Some of the experiences that have shaped his social and political outlook have been personal. As an adolescent in Kenya’s Uasin Gishu County, Alex was stigmatised and denied healthcare after he identified himself as belonging to Kenya’s sexual orientation and gender identity (SOGI) community.

Human Rights Defender of the month: Abacha Ahmed Ibrahim

Abacha Ahmed Ibrahim is one of his country’s leading advocates for the rights of Persons with Disabilities (PWDs).

Born 34 years ago into a family of Eight, in Kajokeji County, East of Juba, the Capital of South Sudan, Abacha ’s passion for human rights was born out of grim personal experience. At birth, he was immediately neglected by his father on discovering that the little infant was visually impaired.

“My own father denied me access to education because he considered my disability a kind of misfortune brought to him by my mother,” he says.

Human Rights Defender of the month: Fadia Khalaf

Fadia Khalaf was not meant to be an activist. By her own admission, she was born into a conservative Muslim family – the first of six siblings. In Saudi Arabia where she was born and raised, the ruling ideology in the Kingdom was wahabbism – a puritanical version of Islam in which women are strictly expected to stay in the background and not play any public role. Yet even in that conservative setting, she managed to nurture a political consciousness:

“I think reading at young age helped build my awareness on concepts like justice and rights in general. I was exposed to concepts around human freedom, and that nurtured the rebel in me,” she says.

Human Rights Defender of the month: Mugisha Jelousy

As the rest of Uganda readies itself to finally get its oil out of the ground with the conclusion of the Final Investment Decision (FID), Mugisha Jealousy, 50, is one of those following the events with a mournful resignation.

A resident of Kasenyi village, Nile Parish in Buliisa district, Mugisha is one of those affected by the Tilenga project, a multipronged project by Total E&P. The project involves reservation and development of land in districts of Buliisa and Nwoya for oil exploration, setting up of a crude oil processing plant and related infrastructure to support Uganda’s oil production activities.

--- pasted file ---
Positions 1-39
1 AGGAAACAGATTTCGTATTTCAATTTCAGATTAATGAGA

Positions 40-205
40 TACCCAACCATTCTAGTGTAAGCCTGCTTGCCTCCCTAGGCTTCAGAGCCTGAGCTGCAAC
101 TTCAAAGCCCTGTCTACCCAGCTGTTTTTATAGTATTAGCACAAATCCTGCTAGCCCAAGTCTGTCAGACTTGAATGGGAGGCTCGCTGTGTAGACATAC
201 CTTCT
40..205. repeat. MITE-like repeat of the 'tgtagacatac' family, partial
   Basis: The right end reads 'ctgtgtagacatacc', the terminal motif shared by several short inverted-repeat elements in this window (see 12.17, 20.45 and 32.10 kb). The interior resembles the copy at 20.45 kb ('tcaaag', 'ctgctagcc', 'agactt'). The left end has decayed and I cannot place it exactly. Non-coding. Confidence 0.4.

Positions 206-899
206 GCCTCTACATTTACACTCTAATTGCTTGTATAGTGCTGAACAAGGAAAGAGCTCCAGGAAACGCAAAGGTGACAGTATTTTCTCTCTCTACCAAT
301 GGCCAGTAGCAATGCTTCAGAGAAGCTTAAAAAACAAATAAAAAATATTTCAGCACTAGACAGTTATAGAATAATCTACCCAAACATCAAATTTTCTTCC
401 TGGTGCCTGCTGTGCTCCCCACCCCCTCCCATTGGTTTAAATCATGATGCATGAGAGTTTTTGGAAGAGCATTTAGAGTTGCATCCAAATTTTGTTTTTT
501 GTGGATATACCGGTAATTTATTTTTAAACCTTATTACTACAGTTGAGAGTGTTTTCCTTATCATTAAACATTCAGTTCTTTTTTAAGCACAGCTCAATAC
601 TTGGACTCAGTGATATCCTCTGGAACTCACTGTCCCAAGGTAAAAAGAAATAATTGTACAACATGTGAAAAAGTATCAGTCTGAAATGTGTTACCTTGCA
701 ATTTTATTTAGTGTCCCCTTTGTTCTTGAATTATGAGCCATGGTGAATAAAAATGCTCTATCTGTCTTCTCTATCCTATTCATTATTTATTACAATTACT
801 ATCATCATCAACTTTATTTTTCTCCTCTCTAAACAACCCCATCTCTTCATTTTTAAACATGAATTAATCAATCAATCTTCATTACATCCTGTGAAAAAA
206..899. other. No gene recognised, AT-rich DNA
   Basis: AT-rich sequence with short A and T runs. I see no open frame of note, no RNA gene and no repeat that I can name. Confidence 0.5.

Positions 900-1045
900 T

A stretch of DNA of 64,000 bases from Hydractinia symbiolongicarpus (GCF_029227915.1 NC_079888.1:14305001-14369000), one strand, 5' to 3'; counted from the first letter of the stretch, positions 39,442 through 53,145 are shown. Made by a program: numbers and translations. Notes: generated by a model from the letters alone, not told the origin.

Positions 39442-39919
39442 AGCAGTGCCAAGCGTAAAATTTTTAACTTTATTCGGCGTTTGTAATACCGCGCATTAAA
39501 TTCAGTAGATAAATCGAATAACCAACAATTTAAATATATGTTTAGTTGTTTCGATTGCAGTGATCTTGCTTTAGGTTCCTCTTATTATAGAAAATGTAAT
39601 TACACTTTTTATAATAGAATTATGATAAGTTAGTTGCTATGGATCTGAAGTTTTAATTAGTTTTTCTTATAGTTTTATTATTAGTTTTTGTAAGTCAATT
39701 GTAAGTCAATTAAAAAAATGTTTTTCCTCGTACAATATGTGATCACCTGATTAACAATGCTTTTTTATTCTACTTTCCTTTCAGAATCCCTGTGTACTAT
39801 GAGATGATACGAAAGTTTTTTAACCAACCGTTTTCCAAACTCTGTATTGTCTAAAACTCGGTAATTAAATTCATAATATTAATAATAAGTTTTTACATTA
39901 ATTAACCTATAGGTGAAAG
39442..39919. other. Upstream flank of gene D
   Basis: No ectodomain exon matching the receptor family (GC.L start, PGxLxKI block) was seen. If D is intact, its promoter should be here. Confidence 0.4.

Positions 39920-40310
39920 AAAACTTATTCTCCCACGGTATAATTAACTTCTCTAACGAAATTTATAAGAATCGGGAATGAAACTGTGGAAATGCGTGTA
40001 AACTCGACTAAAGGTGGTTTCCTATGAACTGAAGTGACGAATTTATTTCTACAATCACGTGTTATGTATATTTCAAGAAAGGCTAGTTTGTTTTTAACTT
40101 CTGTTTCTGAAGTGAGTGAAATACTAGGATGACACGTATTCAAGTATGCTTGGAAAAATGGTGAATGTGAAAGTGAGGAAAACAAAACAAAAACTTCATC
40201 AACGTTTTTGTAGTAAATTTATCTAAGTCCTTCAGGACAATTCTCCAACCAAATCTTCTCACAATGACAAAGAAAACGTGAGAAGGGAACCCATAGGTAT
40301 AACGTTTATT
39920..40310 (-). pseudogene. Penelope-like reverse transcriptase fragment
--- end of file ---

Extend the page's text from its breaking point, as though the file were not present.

Human Rights Defender of the Month: Anny Kapenga

As a young student, Anny Kapenga used to cringe at the cult-like worship of Mobutu Sese Seko, the then Zaire’s President. By then, in the early 1990s, Zaire was still under one party rule, and calls were increasing for Mobutu to open political space to allow other parties to operate. In the meantime, however, all Zairians were expected to show affection for Mobutu wherever they gathered in public.

Students across Zaire’s schools were required to sing and dance adoringly before his (Mobutu)’s portrait every morning before they went to class, and all school scholastic materials were emblemed with his portrait. A young Anny never really appreciated the obsession:

Human Rights Defender of the Month: Fadwo Hassan Jimale

Women in Somalia are not supposed to be ‘loud.’ Historically, conservative religious traditions combined with a resilient patriarchal system ensured that women in the coastal nation remain veiled and meek, always in the shadow of their husbands.

Not so for Fadwo Hassan Jimale, Somalia’s crusading human rights defender. As a ranking member of Somalia’s Women Human Rights Defenders Coalition, Fadwo and her colleagues host regular capacity building sessions for current and emerging women human rights defenders (WHRDs).

Human Rights Defender of the Month: Oliver Rubama

As a lone girl in a traditionally patriarchal & heteronormative Muslim family in Tanzania, Oliver Rubama grew up with so much pressure to conform. She was expected to conform to socially expected patterns of female behavior and dress, and to aspire to get married to a man approved by her family.